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Investigating Stress and Sources of Stress Among Female Health Profession Students in a Saudi University

Authors Al-Qahtani MF, Alsubaie ASR

Received 27 March 2020

Accepted for publication 8 May 2020

Published 22 May 2020 Volume 2020:13 Pages 477—484


Checked for plagiarism Yes

Review by Single anonymous peer review

Peer reviewer comments 3

Editor who approved publication: Dr Scott Fraser

Mona Faisal Al-Qahtani, Ali Saad R Alsubaie

Department of Public Health, College of Public Health, Imam Abdulrahman Bin Faisal University, Dammam, Kingdom of Saudi Arabia

Correspondence: Mona Faisal Al-Qahtani
Department of Public Health, College of Public Health, Imam Abdulrahman Bin Faisal University, PO Box 2435, Dammam 31441, Kingdom of Saudi Arabia
Tel +966 50 498 1410
Email [email protected]

Background: Health profession students experience tremendous levels of stress throughout their education. A high level of stress may have a negative effect on the cognitive functioning and learning of students.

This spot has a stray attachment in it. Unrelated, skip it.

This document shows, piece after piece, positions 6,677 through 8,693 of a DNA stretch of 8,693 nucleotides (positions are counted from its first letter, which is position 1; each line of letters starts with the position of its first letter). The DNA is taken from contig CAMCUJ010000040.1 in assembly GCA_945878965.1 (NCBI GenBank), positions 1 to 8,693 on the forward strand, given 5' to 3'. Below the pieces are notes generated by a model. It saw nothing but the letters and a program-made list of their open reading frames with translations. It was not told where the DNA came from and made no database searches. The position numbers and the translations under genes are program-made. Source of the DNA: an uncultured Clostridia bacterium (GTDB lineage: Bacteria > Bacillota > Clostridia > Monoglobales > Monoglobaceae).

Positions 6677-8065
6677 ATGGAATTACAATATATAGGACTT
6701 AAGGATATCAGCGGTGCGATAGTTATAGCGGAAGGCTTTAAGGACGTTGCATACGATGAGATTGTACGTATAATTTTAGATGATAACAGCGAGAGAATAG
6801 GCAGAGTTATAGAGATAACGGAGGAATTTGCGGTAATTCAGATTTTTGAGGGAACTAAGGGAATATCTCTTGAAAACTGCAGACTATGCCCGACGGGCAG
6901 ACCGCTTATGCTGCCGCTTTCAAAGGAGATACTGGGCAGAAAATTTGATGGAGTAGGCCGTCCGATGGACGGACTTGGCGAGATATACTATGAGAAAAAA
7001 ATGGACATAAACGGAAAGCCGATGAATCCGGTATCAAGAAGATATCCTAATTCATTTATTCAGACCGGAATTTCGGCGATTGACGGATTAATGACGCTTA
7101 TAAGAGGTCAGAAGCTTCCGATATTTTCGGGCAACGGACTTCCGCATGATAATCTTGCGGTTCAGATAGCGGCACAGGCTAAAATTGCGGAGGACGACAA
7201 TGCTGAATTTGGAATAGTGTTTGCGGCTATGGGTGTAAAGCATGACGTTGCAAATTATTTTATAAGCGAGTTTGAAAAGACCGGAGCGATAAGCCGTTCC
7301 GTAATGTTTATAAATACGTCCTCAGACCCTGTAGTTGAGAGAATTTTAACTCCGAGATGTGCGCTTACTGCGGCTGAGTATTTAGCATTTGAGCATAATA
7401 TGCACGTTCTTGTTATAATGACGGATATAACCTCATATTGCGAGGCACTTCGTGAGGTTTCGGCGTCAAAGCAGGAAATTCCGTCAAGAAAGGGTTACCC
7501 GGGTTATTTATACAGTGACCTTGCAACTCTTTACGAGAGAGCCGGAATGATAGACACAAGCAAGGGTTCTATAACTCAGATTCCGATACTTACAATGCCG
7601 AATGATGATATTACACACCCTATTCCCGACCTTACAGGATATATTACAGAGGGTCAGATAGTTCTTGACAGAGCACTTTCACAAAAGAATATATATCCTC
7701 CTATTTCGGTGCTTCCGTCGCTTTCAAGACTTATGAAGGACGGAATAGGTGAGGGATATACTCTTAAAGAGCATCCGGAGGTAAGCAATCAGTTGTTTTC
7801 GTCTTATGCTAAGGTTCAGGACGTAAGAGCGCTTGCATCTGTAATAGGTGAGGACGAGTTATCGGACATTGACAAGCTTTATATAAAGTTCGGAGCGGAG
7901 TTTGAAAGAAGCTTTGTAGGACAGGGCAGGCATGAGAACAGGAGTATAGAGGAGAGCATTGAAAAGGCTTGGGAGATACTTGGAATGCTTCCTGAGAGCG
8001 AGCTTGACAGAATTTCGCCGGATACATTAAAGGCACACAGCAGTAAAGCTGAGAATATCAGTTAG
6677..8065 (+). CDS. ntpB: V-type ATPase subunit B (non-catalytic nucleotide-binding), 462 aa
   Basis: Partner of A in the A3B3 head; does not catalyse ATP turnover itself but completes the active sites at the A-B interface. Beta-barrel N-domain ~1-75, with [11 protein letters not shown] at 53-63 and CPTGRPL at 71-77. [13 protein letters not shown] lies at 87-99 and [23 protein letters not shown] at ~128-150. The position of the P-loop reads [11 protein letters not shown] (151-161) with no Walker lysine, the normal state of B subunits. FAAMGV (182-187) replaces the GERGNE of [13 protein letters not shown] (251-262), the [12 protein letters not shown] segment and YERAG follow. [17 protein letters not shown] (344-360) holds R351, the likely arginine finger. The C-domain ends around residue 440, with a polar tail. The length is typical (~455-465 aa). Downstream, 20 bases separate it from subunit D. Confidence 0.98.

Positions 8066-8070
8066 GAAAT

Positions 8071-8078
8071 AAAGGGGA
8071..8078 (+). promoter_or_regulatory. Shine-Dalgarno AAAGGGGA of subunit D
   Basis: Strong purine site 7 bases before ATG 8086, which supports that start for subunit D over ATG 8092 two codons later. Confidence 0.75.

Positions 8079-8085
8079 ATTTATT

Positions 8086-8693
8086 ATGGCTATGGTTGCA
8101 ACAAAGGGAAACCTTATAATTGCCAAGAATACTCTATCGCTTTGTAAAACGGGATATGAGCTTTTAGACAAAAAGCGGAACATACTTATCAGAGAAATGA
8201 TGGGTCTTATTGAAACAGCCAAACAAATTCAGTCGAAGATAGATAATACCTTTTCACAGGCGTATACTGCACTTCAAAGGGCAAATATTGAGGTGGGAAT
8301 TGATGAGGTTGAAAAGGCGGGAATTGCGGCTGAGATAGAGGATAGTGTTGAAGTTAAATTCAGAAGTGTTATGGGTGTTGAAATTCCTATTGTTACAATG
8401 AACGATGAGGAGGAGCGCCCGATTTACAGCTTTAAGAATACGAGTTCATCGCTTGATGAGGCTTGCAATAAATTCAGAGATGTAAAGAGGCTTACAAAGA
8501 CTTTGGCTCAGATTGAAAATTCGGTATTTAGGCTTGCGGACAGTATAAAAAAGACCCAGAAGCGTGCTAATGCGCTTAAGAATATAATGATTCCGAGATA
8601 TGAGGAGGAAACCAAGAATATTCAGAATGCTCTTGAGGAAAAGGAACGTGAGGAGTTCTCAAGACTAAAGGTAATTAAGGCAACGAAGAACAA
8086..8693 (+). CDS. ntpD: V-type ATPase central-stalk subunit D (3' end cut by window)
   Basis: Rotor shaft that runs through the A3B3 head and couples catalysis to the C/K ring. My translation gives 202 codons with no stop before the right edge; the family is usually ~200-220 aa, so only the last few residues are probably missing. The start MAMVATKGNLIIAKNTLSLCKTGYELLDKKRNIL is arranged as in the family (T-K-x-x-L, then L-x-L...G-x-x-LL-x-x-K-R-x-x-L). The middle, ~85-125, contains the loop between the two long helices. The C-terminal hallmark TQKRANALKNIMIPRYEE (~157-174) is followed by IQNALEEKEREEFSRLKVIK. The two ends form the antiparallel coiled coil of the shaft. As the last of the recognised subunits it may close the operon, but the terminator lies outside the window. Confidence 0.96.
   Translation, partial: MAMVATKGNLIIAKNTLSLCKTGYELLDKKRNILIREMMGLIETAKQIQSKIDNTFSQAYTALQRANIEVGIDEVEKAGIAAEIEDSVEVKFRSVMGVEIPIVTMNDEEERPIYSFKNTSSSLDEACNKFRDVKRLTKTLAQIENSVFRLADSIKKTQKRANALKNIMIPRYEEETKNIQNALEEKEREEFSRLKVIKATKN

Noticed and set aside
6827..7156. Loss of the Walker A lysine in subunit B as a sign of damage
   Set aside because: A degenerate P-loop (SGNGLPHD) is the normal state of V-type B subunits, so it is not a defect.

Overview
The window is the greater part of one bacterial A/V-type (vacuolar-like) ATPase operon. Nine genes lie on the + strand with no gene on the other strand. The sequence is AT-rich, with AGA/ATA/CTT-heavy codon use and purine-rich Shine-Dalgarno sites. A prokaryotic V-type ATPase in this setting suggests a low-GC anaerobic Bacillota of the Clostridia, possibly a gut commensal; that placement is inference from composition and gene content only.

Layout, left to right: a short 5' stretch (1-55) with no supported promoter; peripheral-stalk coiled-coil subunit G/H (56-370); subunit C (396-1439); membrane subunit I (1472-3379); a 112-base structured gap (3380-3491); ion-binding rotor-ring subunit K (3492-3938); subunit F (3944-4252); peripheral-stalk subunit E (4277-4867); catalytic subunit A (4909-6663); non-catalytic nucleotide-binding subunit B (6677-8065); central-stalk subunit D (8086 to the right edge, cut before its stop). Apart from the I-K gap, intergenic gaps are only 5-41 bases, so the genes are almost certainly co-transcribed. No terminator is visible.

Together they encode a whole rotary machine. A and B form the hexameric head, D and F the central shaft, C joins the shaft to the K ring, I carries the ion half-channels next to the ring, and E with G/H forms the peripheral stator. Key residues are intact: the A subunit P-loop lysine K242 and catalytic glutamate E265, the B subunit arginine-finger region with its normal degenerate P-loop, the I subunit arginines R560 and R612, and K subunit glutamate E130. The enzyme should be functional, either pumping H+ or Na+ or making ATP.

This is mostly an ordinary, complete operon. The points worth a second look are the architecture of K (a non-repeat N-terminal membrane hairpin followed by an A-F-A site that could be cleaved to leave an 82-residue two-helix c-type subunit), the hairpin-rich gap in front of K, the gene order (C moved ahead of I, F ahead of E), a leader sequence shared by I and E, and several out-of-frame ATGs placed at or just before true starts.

Objective: The study sought to determine the levels and main sources of stress and its possible correlation with academic performance in the preclinical female health profession.
Methods: The cross-sectional design involved the use of self-administered questionnaires. Data were collected from 260 students in health profession programmes in Saudi Arabia. The Medical Student Stressor Questionnaire (MSSQ) was used to collect the data from all second-, third-, and fourth-year undergraduate students.
Results: A high level of stress was observed in 42.7% of the students, and a moderate stress level was observed in 41.5% of the students. The major source of stress experienced by students was related to the academic domain (mean= 2.7± 0.73), followed by the group activity domain (mean= 2.1± 0.91; p< 0.05). Second-year and third-year students were significantly less likely to show high stress levels compared with fourth-year students (AOR= 0.3; 95% CI: 0.1– 0.8; p≤ 0.030 and AOR= 0.4; 95% CI: 0.1– 0.5; p≤ 0.001, respectively). High stress levels were not found to be associated with students’ age and academic performance.
Conclusion: Half of the students experienced high and severe levels of stress. Academic and group activity domains were perceived as the major stressors. The year of study was the only significant factor associated with stress levels. Stress among female health profession students should be acknowledged, and efforts should be made to alleviate it. Students should be guided to reduce their stress levels, as this can enhance their quality of life and study experience.

Keywords: academic performance, female, health profession, students, stress, university

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